Muscle Mustangs & Fast Fords
Safe & Sound: Part 1 Rollcage Install
Part 1: Our Amsoil SEMA Stang gets an S&W Race Cars 10-point rollcage on its way to being 9-second legal.
Modding your Mustang is fun and easy to do over a long period of time, shaving a tenth here and there—until you hit the legal limit on track. Over the past two years, we’ve transformed our Amsoil SEMA Mustang from a stock GT to an all-out street/strip warrior. We started shaving weight here, adding power there, and before we knew it, we were running 9s.
When we did the initial build, we installed a bolt-in six-point rollbar from Maximum Motorsports, making it legal to 10.0. Recently, after switching to ported heads and cams, we cracked into the 9s with a best of 9.84 at 139 mph. We were scolded and told to either slow down or install a ’cage. Since we want to continue going quicker, we’re installing a rollcage.
If there’s one thing that guys and gals don’t want to do to their cars, it’s make a modification that’s irreversible—especially one that is intrusive and intense to install. Granted, rollcages aren’t completely irreversible, but it’s almost as tough to remove one as it is to install one. Nevermind how difficult it makes entry and exit. And with a ’cage, your car looks like a race car, raising the expectations of onlookers, friends, and fellow racers.
You can’t have the best of both worlds. If you want to go fast, then you need to follow the rules. What rules, you say? Well, since most quarter-mile race tracks (and eighth-mile tracks, as well) follow the rules of the NHRA or IHRA, then you must follow them as well. Founded in 1951 by then-editor of Hot Rod magazine Wally Parks, the National Hot Rod Association legitimized drag racing.
Since there are strict rules to follow when going quicker than 10.0 (6.39 in the eighth-mile), care must be taken when installing a rollcage. Many take their car to a local performance shop or reputable chassis shop. This is a great option but can be very expensive. The other option is to tackle the installation yourself.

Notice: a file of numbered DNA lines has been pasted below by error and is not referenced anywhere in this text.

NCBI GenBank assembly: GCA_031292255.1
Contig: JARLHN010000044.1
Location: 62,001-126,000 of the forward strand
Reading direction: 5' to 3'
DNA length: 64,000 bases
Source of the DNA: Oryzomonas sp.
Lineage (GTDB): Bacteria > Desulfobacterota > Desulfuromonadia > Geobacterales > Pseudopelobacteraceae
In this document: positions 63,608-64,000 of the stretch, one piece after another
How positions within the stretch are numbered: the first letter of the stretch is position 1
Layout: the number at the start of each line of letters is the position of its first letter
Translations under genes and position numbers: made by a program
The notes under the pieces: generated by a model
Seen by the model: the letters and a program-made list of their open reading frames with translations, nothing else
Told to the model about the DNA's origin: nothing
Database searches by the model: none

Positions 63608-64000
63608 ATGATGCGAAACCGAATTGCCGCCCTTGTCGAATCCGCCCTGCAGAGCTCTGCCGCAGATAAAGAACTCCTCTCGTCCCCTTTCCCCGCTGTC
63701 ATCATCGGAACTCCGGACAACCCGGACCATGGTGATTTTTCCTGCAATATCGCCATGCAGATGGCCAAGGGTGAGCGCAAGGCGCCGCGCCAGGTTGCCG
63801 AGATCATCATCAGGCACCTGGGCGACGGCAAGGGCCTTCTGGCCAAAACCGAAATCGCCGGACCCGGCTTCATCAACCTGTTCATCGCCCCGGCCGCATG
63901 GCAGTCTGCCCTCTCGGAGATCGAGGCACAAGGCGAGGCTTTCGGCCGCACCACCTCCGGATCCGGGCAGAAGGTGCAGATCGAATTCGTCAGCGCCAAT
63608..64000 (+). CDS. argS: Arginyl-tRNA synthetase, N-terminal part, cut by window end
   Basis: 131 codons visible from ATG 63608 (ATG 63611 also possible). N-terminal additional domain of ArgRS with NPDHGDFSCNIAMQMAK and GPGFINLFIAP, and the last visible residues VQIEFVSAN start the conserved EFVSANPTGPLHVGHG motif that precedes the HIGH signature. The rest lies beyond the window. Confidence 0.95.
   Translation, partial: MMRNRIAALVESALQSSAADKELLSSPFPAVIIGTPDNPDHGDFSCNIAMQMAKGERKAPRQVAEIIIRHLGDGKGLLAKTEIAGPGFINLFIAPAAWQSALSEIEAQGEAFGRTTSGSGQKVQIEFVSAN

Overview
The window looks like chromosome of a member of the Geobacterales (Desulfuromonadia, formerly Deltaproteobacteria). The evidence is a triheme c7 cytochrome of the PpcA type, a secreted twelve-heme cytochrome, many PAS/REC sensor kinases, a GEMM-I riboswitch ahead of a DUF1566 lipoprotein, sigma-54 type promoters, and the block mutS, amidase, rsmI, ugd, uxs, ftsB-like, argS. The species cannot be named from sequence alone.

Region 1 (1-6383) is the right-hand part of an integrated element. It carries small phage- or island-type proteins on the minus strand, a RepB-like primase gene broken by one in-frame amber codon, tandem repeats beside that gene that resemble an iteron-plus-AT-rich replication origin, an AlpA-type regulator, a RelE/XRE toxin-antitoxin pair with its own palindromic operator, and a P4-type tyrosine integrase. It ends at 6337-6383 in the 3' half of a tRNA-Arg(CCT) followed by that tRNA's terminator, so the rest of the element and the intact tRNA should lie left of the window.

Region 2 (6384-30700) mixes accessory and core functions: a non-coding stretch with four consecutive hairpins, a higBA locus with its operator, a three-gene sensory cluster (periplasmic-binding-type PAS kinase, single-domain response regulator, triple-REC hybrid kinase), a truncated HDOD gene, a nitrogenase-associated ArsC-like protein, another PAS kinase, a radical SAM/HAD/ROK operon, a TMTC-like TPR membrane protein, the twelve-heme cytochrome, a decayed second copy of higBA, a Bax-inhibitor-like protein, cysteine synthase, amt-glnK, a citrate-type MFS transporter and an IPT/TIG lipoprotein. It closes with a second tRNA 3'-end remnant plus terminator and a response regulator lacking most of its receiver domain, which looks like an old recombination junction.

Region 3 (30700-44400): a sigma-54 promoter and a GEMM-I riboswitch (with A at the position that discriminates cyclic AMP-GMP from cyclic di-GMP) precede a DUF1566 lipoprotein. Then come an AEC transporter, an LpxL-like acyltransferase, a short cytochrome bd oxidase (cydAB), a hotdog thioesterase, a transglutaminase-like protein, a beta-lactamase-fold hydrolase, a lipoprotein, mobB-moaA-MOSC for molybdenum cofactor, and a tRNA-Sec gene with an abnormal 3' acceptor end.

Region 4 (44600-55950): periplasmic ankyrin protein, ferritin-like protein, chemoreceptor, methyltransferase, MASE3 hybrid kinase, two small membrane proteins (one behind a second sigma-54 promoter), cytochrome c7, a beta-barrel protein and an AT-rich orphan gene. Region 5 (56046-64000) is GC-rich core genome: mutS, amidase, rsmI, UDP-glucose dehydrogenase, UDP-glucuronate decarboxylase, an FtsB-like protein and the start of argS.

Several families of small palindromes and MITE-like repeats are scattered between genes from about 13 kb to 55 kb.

Obviously, things like a tubing bender, a tubing notcher, and a TIG welder aren’t tools most of us have laying around in our attached garage. Ordering a bunch of tubing from a local metal supplier and tackling this job in a weekend isn’t a likely scenario. And for those who rely on their Stang as daily transportation, being out of commission for more than a couple of days just isn’t an option. There is a better way.
Many companies, like S&W Race Cars, offer pre-bent rollcage kits for almost any car or truck, and many offer a few options. The main choice is the material of tubing—mild steel or chrome-moly. There are three main differences between chrome-moly (or chromoly) and mild steel. The first difference is weight. Chromoly is much stronger than mild steel, requiring less material (thinner wall) to be effective, making it lighter. Another major difference are the welding requirements—chromoly requires TIG welding, while mild steel can be MIG welded, according to the NHRA rulebook. The last major difference is price—chromoly is usually more than twice the cost of mild steel.
Since a MIG welder is much more forgiving and easier to access, mild steel is a good way to go if you’re installing your own ’cage. But if you have a TIG welder and a very capable person to use it, then chromoly is a better choice. Thankfully, we have both: Lincoln Electric supplied us with one of its TIG175 Square Wave welders, and our good friend John Guerriero is a seasoned welder and chassis builder, having owned Chassis Connection in New York before opening his own aquarium business in Florida.
We turned to S&W Race Cars for a chromoly version of its ’05-up rollcage. Priced at $649.95 (PN 11-3574TD-CM), this weld-in 10-point ’cage is pre-bent and pre-notched. A few additional notches must be made, but the majority are already made by S&W. It even comes with 6x6-inch plates that the NHRA requires.
Since chromoly is stronger than mild steel, the tubing is only 15⁄8-inch in diameter with 0.083-inch wall thickness. The heavier mild steel tubing (PN 11-3574TD; $289.95), by comparison, is 13⁄4-inch diameter and has a 0.120-inch wall thickness. The difference in weight between the two ’cages is between 35 and 40 pounds, according to our contact at S&W. So we’re taking advantage of the weight savings.
On that subject, we’re taking the opportunity to shed more weight. We decided to remove the A/C system completely, gut the dash, and scrape away the sound-deadening material. We’re also considering switching over to manual brakes, but we haven’t pulled the trigger on that one yet.
Either way, follow us over the next couple of months as we install the rollcage and lighten our Amsoil SEMA Stang.
You can’t have the best of both worlds. If you want to go fast, then you need to follow the rules.
S&W Race Cars